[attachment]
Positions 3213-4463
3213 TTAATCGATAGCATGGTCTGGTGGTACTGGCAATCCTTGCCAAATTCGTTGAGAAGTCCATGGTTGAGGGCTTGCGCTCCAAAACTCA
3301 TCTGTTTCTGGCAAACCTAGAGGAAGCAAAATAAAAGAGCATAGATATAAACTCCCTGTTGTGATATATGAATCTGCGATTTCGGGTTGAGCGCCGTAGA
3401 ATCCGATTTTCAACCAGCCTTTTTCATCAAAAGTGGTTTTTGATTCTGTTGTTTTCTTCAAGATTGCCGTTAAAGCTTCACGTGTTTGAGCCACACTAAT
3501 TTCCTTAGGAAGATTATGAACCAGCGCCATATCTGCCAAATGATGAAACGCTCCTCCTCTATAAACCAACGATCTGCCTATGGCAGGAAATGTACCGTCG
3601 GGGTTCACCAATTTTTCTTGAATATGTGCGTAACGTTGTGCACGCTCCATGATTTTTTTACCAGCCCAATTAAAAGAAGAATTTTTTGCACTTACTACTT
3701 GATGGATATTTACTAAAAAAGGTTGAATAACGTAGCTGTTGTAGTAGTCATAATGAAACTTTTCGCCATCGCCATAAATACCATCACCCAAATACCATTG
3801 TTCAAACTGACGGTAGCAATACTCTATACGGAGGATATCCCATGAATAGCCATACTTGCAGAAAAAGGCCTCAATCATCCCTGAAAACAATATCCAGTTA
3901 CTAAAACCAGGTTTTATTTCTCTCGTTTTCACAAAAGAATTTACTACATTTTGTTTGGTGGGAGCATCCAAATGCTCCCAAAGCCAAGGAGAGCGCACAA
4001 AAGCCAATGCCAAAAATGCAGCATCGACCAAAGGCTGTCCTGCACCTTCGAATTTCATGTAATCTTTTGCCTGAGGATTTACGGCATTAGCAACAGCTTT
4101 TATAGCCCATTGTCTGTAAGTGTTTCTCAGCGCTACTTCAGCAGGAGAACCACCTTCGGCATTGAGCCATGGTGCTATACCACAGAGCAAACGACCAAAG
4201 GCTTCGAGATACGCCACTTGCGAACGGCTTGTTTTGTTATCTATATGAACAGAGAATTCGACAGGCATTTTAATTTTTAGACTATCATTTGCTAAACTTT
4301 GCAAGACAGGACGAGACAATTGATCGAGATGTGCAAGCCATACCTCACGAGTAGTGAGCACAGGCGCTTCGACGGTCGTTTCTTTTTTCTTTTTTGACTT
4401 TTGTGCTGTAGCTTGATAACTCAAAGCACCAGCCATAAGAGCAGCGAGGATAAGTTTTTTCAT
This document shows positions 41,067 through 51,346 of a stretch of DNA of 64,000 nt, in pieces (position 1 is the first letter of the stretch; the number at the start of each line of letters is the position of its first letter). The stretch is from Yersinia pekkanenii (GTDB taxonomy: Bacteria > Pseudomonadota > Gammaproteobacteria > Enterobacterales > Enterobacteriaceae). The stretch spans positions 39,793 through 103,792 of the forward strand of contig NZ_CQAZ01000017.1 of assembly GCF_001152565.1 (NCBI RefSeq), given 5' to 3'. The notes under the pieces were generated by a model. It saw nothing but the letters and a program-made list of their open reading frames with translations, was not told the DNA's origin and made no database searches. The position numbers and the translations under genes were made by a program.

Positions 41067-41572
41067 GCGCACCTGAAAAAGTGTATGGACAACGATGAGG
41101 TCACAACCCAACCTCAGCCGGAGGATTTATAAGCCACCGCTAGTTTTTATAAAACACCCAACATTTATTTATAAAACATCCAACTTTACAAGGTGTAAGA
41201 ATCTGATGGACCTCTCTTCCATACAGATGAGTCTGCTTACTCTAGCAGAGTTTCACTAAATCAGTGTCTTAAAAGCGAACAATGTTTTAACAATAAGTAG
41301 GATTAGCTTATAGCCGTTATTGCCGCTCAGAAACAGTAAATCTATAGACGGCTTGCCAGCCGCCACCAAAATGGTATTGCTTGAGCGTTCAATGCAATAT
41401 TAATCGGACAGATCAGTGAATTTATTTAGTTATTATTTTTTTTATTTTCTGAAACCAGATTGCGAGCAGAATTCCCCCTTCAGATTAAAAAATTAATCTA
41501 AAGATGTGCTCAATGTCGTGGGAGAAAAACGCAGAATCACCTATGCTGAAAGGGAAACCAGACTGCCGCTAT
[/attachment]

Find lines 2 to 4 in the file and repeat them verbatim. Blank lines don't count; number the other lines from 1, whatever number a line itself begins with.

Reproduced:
3213 TTAATCGATAGCATGGTCTGGTGGTACTGGCAATCCTTGCCAAATTCGTTGAGAAGTCCATGGTTGAGGGCTTGCGCTCCAAAACTCA
3301 TCTGTTTCTGGCAAACCTAGAGGAAGCAAAATAAAAGAGCATAGATATAAACTCCCTGTTGTGATATATGAATCTGCGATTTCGGGTTGAGCGCCGTAGA
3401 ATCCGATTTTCAACCAGCCTTTTTCATCAAAAGTGGTTTTTGATTCTGTTGTTTTCTTCAAGATTGCCGTTAAAGCTTCACGTGTTTGAGCCACACTAAT